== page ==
Only 9 / 104 targets achievable by 2030 at current pace: UN report
The Asia-Pacific region is not on track to achieve any of the United Nations-mandated Sustainable Development Goals (SDG) by 2030, said a new UN report. At the current pace, the region may achieve less than 10 per cent of the SDG targets.
Out of 104 measurable targets of the SDGs, the region is on track to reach only nine by 2030, according to the report titled Asia and the Pacific SDG Progress Report, 2021 by UN Economic and Social Commission for Asia and the Pacific (ESCAP).
The region’s progress has been too slow on half of the goals in Asia-Pacific and many were stalled at levels well below the 2020 milestone, the report added.
Among these, the progress on environmental goals has been very disappointing, showed the report.
Other goals where the region fell abysmally short of expectations were gender equality (Goal 5), clean water and sanitation (Goal 6), affordable and clean energy (Goal 7), decent work and economic growth (Goal 8), and life on land (Goal 15).
Climate action and life below water
The dismal performance on goals for climate action (Goal 13) and life below water (Goal 14) is of special concern. In fact, the situation is now worse than it was in 2000.
All five regions — east and north-east Asia, north and central Asia, south-east Asia, south and south-west Asia and the Pacific — have shown regressing trends for climate action and life below water.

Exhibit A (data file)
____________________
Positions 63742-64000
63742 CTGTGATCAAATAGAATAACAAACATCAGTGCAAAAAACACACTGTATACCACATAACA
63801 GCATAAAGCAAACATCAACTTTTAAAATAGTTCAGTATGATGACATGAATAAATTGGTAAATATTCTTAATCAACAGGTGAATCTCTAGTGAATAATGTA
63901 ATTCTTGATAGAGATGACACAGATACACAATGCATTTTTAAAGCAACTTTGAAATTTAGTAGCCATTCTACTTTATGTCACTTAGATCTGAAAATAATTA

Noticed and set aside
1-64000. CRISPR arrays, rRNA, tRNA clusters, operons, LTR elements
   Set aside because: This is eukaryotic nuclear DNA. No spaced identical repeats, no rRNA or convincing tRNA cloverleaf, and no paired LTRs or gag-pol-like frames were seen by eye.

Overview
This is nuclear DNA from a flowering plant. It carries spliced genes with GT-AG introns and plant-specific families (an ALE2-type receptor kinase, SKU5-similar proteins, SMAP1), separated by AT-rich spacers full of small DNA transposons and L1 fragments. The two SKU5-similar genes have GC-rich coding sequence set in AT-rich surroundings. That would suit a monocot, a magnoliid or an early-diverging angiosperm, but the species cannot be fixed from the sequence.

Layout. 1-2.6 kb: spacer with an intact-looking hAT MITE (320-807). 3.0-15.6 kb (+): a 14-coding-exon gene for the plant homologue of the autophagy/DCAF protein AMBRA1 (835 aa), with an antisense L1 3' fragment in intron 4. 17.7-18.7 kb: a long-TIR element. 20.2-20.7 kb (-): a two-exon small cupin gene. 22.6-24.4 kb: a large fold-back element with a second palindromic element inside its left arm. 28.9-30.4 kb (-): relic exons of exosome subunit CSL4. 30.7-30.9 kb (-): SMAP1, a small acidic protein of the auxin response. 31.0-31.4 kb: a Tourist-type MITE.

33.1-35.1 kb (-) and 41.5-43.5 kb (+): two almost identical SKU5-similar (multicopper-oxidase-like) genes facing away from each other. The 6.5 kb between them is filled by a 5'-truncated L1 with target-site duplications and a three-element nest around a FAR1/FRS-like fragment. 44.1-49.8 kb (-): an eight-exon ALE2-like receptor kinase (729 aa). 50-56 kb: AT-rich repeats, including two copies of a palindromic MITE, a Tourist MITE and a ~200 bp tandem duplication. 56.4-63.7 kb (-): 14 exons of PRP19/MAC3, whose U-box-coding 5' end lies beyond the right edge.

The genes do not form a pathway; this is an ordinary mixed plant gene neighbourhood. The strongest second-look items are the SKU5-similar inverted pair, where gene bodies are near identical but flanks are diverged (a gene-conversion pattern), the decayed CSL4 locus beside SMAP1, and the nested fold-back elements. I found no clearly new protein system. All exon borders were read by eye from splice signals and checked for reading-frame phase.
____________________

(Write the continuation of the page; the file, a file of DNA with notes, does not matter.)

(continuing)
Asia-Pacific region is responsible for more than half of the global greenhouse gas emissions.
The region continues to suffer from adverse impacts of natural disasters and is the most disaster-prone region in the world.
In 2020, the region faced a record number of climate-related disasters, affecting tens of millions of vulnerable people already hit hard by the novel coronavirus disease (COVID-19) pandemic, according to World Disasters Report 2020.
There has certainly been some progress on protecting the coastal areas but economic benefits from sustainable fisheries and the quality of oceans have been on the decline.
It is not on track to achieve any of the targets for clean water and sanitation.
The biggest hurdle for the region is water stress, where the situation has significantly worsened since 2000 and is likely to continue to regress unless collective action is taken.
Green recovery during pandemic
The region has made no progress on SDG goals for sustainable cities and communities since 2000.
During the pandemic, too, it missed the opportunity to build back better. Large cities in the Asia-Pacific region produced 154 to 280 tonnes more medical waste per day than before the pandemic.
The COVID-19 related bio-medical waste generation in India increased from 3,025 tonnes in June, 2020 to 4,527 tonnes in December 2020, according to the Central Pollution Control Board.
Nearly 40 per cent of the SDG targets cannot be measured for the Asia-Pacific region due to the lack of data. The goals for climate action and life under water were among the most “data-poor”.
So, more must be done to address data deficiency for better assessment of the environmental goals.
Armida Salsiah Alisjahbana, United Nations under-secretary-general and ESCAP executive secretary, said:
Recovery measures are an excellent opportunity for us to rethink our options for development pathways that are inclusive, more resilient and respect planetary boundaries.
Nations must ensure that their responses to the pandemic accelerate progress toward the 2030 agenda, the report said.
Hence, for post-covid recovery that is sustainable and inclusive, UNESCAP has urged governments to renew their commitments to the SDGs’ monitoring framework.
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